New York Wheel LLC

NY WheelThe New York Wheel is already bringing a fortune in development to Staten Island along with stunning views of New York Harbor and Manhattan.

By Russ Gager

The world is going ‘round and ‘round more and more as major cities throughout the world build bigger and bigger observation wheels, each trying to top the other with stunning views from dizzying heights.

One of the earliest of the new set of wheels in urban areas was the London Eye, situated on the South Bank of the River Thames across from the Parliament building and the iconic Big Ben clock tower in downtown London. It was the tallest at 443 feet when it was tilted into position in the millennial year of 2000.

The 541-foot Singapore Flyer opened in 2008 in Asia. Then in 2014 came the High Roller in Las Vegas, which tops out at 550 feet. Now the largest city in the United States is set to enter the wheel competition and top them all with the 630-foot New York Wheel, which will be situated on New York Harbor on Staten Island to draw tourists to the island’s multiple attractions.

Already without the wheel, more than 2 million tourists ride the free Staten Island Ferry every year. All of the New York Wheel’s enclosed capsules will hold a total of up to 1,440 people per ride, 25,000 visitors daily capacity and an anticipated three and a half million riders annually. At $35 per person for a 38-minute ride, the next wonder of the world will be highly profitable, indeed. New York Wheel

What those tourists will see from the New York Wheel is similar to what its President and CEO Richard Marin sees every morning. “I live on the north shore of Staten Island,” Marin says. “I look at this view every morning and every evening before I go to bed. The views of lower Manhattan are astounding from Staten Island, even though it is five nautical miles away from Manhattan.” 

Promotional videos for the New York Wheel have been made from a helicopter at the altitude of the top of the wheel. Marin insists that to really experience the New York Wheel, people will have to see it to believe it. “I would challenge anyone to take a picture that shows as good a view as looking at it with your own eyes,” he emphasizes. “There’s something the human eye does when it looks at distant objects that magnifies them called axial magnification.”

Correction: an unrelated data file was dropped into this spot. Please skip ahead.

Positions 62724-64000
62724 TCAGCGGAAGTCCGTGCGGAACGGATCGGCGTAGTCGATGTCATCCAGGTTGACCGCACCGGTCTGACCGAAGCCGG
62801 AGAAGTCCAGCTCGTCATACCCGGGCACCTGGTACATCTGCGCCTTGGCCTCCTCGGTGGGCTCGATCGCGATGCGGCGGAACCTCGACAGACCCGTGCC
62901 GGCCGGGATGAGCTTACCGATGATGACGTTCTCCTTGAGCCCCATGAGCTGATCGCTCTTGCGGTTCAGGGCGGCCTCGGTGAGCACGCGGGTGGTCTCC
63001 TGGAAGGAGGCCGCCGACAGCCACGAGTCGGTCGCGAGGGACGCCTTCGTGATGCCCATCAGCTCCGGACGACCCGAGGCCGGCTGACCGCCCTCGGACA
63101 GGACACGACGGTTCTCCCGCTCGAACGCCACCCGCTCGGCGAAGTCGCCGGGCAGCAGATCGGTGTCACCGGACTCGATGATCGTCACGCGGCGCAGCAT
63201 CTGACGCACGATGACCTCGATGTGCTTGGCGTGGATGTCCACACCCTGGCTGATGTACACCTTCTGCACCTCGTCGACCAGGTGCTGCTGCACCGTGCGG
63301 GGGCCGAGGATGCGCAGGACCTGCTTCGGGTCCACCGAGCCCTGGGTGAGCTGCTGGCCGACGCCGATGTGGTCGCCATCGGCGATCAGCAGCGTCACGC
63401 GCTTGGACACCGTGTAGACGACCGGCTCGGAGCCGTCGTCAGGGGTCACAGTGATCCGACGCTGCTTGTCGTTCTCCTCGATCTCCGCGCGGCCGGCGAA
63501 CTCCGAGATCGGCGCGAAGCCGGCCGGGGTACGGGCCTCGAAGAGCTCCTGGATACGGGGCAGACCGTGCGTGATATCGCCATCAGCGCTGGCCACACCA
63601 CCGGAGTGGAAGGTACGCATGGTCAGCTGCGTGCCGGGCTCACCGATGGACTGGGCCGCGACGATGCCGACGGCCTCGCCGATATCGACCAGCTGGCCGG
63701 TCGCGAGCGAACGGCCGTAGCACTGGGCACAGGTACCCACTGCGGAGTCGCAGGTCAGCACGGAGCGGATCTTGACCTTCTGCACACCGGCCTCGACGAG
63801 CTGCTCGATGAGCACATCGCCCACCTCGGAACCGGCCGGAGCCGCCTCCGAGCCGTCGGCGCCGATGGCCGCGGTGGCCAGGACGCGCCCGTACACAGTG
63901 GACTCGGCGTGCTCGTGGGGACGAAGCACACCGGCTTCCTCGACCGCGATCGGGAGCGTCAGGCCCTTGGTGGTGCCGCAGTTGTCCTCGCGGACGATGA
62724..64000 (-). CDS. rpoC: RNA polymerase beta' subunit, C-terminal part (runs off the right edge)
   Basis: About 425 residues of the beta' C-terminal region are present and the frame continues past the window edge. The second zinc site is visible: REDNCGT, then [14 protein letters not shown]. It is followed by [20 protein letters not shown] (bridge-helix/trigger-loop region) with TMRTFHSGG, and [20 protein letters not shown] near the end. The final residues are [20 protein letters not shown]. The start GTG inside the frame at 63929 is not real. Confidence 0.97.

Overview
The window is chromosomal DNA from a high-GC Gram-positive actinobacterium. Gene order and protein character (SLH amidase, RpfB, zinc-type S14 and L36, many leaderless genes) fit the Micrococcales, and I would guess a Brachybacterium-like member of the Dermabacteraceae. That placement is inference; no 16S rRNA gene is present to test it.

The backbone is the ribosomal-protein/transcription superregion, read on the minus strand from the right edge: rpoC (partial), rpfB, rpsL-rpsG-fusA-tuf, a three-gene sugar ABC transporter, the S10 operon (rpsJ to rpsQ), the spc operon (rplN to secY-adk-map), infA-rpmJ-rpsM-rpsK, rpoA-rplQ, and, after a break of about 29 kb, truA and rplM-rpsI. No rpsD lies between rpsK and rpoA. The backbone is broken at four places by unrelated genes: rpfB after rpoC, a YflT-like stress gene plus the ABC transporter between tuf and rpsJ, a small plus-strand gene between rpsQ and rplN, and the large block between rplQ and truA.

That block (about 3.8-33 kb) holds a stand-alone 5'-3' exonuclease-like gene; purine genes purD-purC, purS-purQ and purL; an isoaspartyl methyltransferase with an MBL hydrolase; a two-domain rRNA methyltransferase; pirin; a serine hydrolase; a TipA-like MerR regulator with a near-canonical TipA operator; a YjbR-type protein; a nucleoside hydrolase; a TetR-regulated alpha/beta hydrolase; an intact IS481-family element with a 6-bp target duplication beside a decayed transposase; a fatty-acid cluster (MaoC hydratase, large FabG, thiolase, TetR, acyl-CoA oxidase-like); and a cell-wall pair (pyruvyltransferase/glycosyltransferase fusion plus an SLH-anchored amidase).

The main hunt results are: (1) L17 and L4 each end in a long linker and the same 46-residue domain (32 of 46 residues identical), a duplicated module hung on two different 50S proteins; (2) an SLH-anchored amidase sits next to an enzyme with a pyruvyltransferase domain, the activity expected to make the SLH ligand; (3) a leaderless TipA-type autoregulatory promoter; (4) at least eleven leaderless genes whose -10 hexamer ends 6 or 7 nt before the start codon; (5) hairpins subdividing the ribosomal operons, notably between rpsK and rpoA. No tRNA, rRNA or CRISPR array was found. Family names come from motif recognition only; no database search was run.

Why Staten Island

The choice of Staten Island for the $590 million New York Wheel was made for several reasons, one of which was to bring jobs and prosperity to the island. “This venue is a very special place,” Marin declares. “We call it the gateway to America.” Visible from the wheel will be the Statue of Liberty, lower Manhattan and Ellis Island behind The Verrazano Bridge. New York Harbor is where immigrants landed, soldiers left for Europe in World War II and cruise ships depart for exotic locales.

“At its core, the New York Wheel is an observation attraction, but it is more than that,” Marin maintains. “This is a kinetic observation experience of going up in a capsule as opposed to an elevator in a building, which is fairly static, and that makes it special. There’s a whole experience associated with the 38 minutes that you spend on the wheel itself.” That includes good views of Brooklyn, Coney Island, the Verrazano Narrows Bridge – the longest suspension span in the Americas – and Sandy Hook, N.J. Staten Island is the highest point on the Eastern seaboard. “It’s quite a special spot,” Marin concludes.

The base of the New York Wheel will have a 70,000-square-foot terminal sitting at +14, which is 20 feet below the upland Richmond Terrace. There is already most of a 950-space garage with approximately a dozen bus parking spaces. Inside the terminal will be access to the wheel along with merchandising and food and beverage purveyors. Space for a contemplated secondary attraction, a 4-D simulator attraction, is being included of the first floor.

The terminal – which is aiming for LEED Gold certification – will be topped with more than 7 acres of green roof in the form of a great lawn with an amphitheater, a beer garden on the terrace roof and a large playground at the far western end of the property.

The Concept

The idea of a New York Wheel blossomed under former New York Mayor Michael Bloomberg’s administration, when the city realized the financial success of the London Eye could be duplicated in the Big Apple. “New York City’s tourism visitation levels under the Bloomberg administration got so much emphasis that they drove over 56 million visitors to New York in a year, making it the No. 1 urban tourist destination in the world,” Marin asserts. “When you combine those two thoughts and add in the new waterfront emphasis of New York City, it’s not a big reach to decide that an attraction like the London Eye that plays to New York – specifically New York Harbor – has that kind of potential to be a major iconic attraction.”